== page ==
Summary Of Martin Luther King's Letter From Birmingham Jail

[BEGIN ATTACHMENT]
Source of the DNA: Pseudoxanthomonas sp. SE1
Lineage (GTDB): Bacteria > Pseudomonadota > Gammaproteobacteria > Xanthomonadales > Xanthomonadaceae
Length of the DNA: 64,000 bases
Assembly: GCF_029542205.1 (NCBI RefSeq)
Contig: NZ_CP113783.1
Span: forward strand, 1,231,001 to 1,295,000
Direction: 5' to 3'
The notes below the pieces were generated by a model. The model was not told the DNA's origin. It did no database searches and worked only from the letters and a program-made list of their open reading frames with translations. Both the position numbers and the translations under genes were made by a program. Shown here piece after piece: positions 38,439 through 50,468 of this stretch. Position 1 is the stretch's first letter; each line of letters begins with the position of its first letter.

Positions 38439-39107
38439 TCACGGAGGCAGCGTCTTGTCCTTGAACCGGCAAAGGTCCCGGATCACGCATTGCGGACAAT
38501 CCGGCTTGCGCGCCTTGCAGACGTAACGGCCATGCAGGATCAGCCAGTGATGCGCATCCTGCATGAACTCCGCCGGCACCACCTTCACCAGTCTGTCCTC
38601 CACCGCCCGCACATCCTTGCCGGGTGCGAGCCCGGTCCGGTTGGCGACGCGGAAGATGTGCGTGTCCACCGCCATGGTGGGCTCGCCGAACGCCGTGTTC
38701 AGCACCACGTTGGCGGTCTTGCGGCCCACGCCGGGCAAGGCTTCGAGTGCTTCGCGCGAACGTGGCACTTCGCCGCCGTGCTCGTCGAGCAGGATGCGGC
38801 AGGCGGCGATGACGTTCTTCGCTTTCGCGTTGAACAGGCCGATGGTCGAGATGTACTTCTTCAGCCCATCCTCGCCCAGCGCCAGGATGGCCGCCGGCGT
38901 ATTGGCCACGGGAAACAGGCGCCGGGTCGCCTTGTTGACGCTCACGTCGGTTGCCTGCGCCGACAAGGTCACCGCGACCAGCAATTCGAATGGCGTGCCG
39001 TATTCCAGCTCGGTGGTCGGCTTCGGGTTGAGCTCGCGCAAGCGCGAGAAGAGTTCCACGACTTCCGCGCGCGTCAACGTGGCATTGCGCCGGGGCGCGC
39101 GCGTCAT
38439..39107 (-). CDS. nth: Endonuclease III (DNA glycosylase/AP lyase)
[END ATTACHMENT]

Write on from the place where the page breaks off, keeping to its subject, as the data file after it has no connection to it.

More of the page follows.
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In 1963, Martin Luther King Jr. led a peaceful movement in Birmingham, Alabama. The purpose of the demonstration was to bring awareness and end to racial disparity in Birmingham. Later that night, King and his followers were detained by city authorities. While in custody, King wrote the famous “Letter from Birmingham Jail.” This letter voiced out his disappointment in the criticisms, and oppositions that the general public and clergy peers obtained. He as well emphasizes the importance of the demonstration in moral and historical grounds. In this letter, King explains the importance and the planning of the Birmingham demonstration. King illustrates this when he faces the criticism of his demonstrations as “unwise and untimely” (King 1). He shares key features to his anti-violence movement: “determining whether injustices exist, negotiation, self-purification, and direct action” (King 1). With the help of these four steps, he justifies the need for the demonstration. King illustrates the city of Birmingham as “the most thoroughly segregated city in the United States,” (King 2). Here King is able to show that injustices are present in Birmingham, which further justifies his reason for a peaceful demonstration. King proceeds to speak about his method of protesting. He states that negotiation was not met, and that “[their] hopes had been blasted,” that like “victims of a broken promise,” their wishes had been disregarded, (King 2). Even though this was the case, the other

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